Below are some of our research papers.

Government Privatization and Political Participation: The Case of Charter Schools

Governments around the world have privatized public services in the name of efficiency and citizen empowerment, but some argue that privatization could also affect citizen participation in democratic governance. We explore this possibility by estimating the impact of charter schools (which are publicly funded but privately operated) on school district elections. The analysis indicates that the enrollment of district students in charter schools reduced the number of votes cast in district school board contests and, correspondingly, reduced turnout in the odd-year elections in which those contests are held. This impact is concentrated in districts that serve low-achieving, impoverished, and minority students, leading to a modest decline in the share of voters in those districts who are black and who have children. There is little evidence that charter school expansion affected the outcomes of school board elections or turnout in other elections

Jason Cook, Vladimir Kogan, Stéphane Lavertu, and Zachary Peskowitz. Forthcoming. “Government Privatization and Political Participation: The Case of Charter Schools” Journal of Politics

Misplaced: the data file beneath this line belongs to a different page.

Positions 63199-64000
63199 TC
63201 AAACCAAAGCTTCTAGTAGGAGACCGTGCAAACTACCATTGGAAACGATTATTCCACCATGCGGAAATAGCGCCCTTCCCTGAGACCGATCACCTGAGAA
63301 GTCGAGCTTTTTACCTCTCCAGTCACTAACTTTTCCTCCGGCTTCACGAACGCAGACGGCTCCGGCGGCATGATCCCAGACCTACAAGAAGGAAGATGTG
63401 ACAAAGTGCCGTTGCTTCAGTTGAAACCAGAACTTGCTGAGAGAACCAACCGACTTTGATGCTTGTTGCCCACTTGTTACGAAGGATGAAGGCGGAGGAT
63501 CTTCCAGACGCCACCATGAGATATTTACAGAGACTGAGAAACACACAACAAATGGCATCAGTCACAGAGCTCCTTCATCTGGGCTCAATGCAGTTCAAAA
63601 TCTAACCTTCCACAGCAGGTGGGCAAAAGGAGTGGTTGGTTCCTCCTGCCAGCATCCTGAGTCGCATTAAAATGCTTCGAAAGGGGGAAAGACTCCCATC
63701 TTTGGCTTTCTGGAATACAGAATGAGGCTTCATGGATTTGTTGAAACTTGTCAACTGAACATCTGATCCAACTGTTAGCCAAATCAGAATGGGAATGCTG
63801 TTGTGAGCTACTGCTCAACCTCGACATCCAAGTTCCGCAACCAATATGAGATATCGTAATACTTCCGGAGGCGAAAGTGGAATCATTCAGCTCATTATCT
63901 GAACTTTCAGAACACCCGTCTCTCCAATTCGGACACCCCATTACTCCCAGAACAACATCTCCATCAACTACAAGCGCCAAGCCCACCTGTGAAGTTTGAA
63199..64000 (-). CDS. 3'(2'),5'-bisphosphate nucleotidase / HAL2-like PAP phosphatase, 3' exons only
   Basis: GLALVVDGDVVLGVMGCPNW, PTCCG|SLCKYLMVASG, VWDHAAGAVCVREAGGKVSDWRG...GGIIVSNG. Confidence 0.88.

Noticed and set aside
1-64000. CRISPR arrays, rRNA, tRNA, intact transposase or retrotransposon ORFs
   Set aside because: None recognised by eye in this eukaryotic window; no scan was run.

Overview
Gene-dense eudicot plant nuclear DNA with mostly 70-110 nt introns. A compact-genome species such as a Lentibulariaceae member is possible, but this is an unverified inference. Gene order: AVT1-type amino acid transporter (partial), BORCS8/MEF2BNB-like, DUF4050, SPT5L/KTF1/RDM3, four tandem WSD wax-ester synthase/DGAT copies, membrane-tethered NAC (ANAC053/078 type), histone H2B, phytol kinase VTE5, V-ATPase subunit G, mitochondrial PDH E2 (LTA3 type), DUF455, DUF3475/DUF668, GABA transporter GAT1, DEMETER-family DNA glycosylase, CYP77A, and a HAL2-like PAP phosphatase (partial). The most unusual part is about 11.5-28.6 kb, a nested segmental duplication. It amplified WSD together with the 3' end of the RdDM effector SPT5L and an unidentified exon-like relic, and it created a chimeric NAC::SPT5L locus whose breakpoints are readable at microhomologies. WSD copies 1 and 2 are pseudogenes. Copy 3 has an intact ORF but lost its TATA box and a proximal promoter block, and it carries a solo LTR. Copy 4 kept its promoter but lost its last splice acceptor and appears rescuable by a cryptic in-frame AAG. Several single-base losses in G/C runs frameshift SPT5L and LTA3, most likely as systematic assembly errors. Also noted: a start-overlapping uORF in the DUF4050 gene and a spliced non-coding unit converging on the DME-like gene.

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Election Timing, Electorate Composition, and Policy Outcomes: Evidence from School Districts

There is considerable debate about how election timing shapes who votes, election outcomes, and, ultimately, public policy. We examine these matters by combining information on more than 10,000 school district tax referenda with detailed micro-targeting data on voters participating in each election. The analysis confirms that timing influences voter composition in terms of partisanship, ideology, and the numerical strength of powerful interest groups. But, in contrast to prominent theories of election timing, these effects are modest in terms of their likely impact on election outcomes. Instead, timing has the most significant impact on voter age, with the elderly being the most over-represented group in low-turnout special elections. The electoral (and policy) implications of this effect vary between states, however, depending on whether seniors are sheltered from local taxation.